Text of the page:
Favorite Books of 2017
This time around it will be way easier, because I completely missed my reading goals for the year. In 2015 I read 24, in 2016 36, and for 2017 I planned to read some lengthier books, so I chose 30 as the 2017 goal.
It seems I’m going to end up with only 12 books read this year. I have around 7 books at 40–80% (I need to control that horrible habit of mine of starting a new book when I already have 2 or 3 started) but they won’t be finished this year. The bright side of this is that I’ll probably have a very healthy book count by the end of the first week of January, since that will be my last week on vacation.
Anyway, here’s my top 4 in no specific order:
‘Radical Candor’ by Kim Scott
(4.23 ★ on Goodreads)
I know I said they were not in any specific order, but out of everything I read this year, this one the one that takes the title of ‘Book of the Year’ for me.
Some people at Techstars that I trust a lot recommended this book and at the first chance I had I bought it.
Here’s a brief explanation of the main concept of the book and some of the supporting ideas:
Radical candor is the sweet spot between managers who are obnoxiously aggressive on one side and ruinously empathetic on the other. It’s about providing guidance, which involves a mix of praise as well as criticism — delivered to produce better results and help employees achieve.
Great bosses have strong relationships with their employees, and Scott has identified three simple principles for building better relationships with your employees: make it personal, get (sh)it done, and understand why it matters.
‘Born a Crime’ by Trevor Noah
(4.44 ★ on Goodreads)
I’m a big fan of Trevor Noah and The Daily Show. Part of my morning routine includes watching/listening short clips of the Daily Show, so I was happy to buy this book.
To be honest, I didn’t have high expectations for the book, so it really caught me by surprise when I found myself doing the “Ok, 1 more page and that’s it” dance before going to bed.
Trevor shares his story growing up in apartheid South Africa. Born to a black mother and a white father, Trevor stood out from day one:
“Nearly one million people lived in Soweto. Ninety-nine point nine percent of them were black — and then there was me. I was famous in my neighborhood just because of the color of my skin. I was so unique people would give directions using me as a landmark. “The house on Makhalima Street. At the corner you’ll see a light-skinned boy. Take a right there.”
I won’t share more about the details of the book, but just beware that by the end of the last chapter:
Here’s the book description:
Born a Crime is the story of a mischievous young boy who grows into a restless young man as he struggles to find himself in a world where he was never supposed to exist. It is also the story of that young man’s relationship with his fearless, rebellious, and fervently religious mother: his teammate, a woman determined to save her son from the cycle of poverty, violence, and abuse that would ultimately threaten her own life.
‘Thanks for the Feedback’ by Douglas Stone & Sheila Heen
(4.02 ★ on Goodreads)
My boss suggested this book to our team and I think it’s one of the best books I’ve read on communication. Not only for teams, but for day to day stuff.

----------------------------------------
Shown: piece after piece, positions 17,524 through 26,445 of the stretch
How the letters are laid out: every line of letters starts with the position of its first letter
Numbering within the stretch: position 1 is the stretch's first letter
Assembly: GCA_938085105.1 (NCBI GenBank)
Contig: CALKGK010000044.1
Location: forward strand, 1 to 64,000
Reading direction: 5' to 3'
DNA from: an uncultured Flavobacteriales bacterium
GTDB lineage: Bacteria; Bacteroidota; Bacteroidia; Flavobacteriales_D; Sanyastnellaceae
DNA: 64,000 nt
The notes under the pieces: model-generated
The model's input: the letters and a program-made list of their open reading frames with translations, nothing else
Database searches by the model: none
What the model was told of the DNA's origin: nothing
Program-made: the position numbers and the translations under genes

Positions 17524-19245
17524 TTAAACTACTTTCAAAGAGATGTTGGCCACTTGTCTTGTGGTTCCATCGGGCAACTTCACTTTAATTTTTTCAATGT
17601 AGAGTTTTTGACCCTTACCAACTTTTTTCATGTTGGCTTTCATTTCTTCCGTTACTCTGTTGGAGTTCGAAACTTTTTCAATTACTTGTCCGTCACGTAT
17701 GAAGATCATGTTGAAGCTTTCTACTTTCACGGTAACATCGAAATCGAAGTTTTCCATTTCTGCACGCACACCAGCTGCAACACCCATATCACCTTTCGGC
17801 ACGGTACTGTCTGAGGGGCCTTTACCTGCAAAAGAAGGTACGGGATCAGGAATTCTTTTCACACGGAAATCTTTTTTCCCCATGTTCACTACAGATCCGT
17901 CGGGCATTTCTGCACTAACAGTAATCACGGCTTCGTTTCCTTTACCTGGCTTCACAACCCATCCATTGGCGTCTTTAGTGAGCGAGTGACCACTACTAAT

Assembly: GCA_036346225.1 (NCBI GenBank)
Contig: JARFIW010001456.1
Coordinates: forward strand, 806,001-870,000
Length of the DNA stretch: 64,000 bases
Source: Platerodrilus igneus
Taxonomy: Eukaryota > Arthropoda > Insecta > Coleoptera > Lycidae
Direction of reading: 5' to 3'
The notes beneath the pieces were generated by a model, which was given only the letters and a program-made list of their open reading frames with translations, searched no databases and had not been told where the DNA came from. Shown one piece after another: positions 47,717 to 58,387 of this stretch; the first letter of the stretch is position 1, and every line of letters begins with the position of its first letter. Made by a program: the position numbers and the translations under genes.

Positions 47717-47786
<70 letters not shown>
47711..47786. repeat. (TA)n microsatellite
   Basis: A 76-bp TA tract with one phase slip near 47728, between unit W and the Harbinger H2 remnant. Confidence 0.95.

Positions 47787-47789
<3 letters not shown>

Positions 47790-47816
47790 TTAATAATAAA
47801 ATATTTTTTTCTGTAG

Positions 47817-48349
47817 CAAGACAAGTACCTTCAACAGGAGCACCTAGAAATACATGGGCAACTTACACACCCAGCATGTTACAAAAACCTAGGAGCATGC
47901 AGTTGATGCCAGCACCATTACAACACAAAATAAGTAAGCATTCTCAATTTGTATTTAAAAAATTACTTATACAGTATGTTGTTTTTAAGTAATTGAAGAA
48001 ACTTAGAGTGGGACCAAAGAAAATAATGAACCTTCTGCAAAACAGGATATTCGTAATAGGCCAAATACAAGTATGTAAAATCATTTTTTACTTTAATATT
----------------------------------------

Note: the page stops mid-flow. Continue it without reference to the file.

It took me a good chunk of time to finish this one because I would stop to think about some of the ideas on the book. I easily had at least 6 or 7 “Aha!” moments.
Here’s a quick blurb on the book:
We swim in an ocean of feedback. Bosses, colleagues, customers — but also family, friends, and in-laws — they all have “suggestions” for our performance, parenting, or appearance. We know that feedback is essential for healthy relationships and professional development — but we dread it and often dismiss it.
That’s because receiving feedback sits at the junction of two conflicting human desires. We do want to learn and grow. And we also want to be accepted just as we are right now. Thanks for the Feedback is the first book to address this tension head on. It explains why getting feedback is so crucial yet so challenging, and offers a powerful framework to help us take on life’s blizzard of off-hand comments, annual evaluations, and unsolicited advice with curiosity and grace.
‘Sapiens’ by Yuval Noah Harari
(4.43 ★ on Goodreads)
I won’t say much about this book since I know everybody is raving about it. It took me almost 3 months to finish this book. It’s very well written and I appreciate the little bits of humour scattered across the book. It’s a little dense so I’d recommend reading something light and silly as a palate cleanser, so to speak.
In Sapiens, Dr Yuval Noah Harari spans the whole of human history, from the very first humans to walk the earth to the radical — and sometimes devastating — breakthroughs of the Cognitive, Agricultural and Scientific Revolutions. Drawing on insights from biology, anthropology, paleontology and economics, he explores how the currents of history have shaped our human societies, the animals and plants around us, and even our personalities. Have we become happier as history has unfolded? Can we ever free our behaviour from the heritage of our ancestors? And what, if anything, can we do to influence the course of the centuries to come?
And that’s it!
The goal for 2018 will be 24 books, with a stretch goal of 30. Any recommendations?
And, as always, here’s my (sad) Goodreads data for this year.
If you liked it, clickity-clack the 💚 below. Share any thoughts in the comment section or via twitter at @aldoaguirreg.